The word has two meanings in the English language, these being "single" and "holder of a Bachelor's degree". It's the second meaning we're now talking about. Nowadays, the word is being erroneously used in university circles and in this case, also in your magazine, to refer to the degree itself and not the degree holder.
In Anglo-Saxon countries, the term "Bachelor's Degree" is often abbreviated to "Bachelor's" and we should also keep to this term within university circles in Wageningen.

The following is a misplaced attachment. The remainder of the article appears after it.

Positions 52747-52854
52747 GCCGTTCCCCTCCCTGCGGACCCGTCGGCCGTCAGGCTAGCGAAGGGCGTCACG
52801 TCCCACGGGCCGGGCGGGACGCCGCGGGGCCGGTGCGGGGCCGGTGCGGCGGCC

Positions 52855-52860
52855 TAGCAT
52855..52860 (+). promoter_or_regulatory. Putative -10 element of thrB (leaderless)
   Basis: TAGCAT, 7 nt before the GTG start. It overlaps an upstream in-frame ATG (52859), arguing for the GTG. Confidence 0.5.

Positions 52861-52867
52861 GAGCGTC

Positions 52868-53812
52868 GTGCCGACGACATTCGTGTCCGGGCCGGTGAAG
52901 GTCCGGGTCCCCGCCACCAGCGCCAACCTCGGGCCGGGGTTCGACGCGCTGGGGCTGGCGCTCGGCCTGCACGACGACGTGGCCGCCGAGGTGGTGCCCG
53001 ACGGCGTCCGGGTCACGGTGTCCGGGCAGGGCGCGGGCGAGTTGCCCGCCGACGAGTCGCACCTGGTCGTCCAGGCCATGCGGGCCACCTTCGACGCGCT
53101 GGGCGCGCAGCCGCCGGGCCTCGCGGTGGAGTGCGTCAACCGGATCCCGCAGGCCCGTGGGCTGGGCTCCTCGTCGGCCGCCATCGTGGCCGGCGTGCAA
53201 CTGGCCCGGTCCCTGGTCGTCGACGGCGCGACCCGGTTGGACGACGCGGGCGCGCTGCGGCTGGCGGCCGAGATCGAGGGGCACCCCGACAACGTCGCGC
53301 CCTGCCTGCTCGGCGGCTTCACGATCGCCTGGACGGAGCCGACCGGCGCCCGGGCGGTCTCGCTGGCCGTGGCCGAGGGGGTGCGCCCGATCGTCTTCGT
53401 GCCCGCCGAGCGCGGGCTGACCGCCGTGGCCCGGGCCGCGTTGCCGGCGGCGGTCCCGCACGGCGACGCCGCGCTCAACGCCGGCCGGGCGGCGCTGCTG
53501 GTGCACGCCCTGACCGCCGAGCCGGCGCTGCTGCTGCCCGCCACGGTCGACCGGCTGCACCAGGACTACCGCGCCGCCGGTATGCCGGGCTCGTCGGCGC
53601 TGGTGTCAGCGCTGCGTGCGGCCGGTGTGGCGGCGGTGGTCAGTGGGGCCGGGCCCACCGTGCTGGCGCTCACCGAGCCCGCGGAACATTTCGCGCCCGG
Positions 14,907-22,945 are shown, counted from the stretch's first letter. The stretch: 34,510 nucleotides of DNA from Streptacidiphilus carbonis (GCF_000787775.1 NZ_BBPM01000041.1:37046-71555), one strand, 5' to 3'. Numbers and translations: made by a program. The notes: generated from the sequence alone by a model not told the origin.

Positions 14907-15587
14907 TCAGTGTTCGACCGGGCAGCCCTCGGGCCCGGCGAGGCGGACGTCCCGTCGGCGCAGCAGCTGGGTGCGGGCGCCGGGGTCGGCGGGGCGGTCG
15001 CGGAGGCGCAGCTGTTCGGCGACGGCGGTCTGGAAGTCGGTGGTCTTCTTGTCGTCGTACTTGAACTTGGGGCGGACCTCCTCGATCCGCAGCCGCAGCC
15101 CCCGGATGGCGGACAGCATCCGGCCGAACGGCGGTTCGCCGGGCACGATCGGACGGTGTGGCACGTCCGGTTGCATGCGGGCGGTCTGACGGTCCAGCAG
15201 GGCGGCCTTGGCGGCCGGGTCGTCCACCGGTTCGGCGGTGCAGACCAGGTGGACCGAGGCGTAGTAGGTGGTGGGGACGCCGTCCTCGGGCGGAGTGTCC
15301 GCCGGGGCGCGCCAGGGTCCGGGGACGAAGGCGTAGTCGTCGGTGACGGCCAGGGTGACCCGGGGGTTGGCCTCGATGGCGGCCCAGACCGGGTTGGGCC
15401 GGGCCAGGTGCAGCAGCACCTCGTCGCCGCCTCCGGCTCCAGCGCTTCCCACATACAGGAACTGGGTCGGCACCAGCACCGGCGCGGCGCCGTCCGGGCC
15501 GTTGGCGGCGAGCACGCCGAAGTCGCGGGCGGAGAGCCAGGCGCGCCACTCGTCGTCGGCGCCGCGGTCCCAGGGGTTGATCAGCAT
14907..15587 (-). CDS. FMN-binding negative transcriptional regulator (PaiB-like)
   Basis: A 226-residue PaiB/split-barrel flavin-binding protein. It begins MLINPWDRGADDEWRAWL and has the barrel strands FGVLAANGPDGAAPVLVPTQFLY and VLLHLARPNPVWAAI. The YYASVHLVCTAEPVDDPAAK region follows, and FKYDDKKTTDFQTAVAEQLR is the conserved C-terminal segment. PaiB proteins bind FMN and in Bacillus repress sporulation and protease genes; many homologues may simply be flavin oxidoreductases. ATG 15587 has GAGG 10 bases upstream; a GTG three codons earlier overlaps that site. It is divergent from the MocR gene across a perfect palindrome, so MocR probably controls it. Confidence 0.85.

Likewise, we don't work towards, nor do we possess, a master, but a master's.
Please give some thought to stopping the proliferation of broken English in Wageningen.
A. Van Diest
Editor's note: The Netherlands does not have a degree system; the term "bachelor's" therefore does not apply here. The word "bachelor" refers in Dutch to a "bachelor education" or a "bachelor" title. The same goes for "master". These abbreviations are not only used by the press, but also by, for example, the Ministry of Education, Culture and Science and the educational institutions themselves. "Bachelor" and "master" are therefore not English terms, but Dutch words derived from English etymology.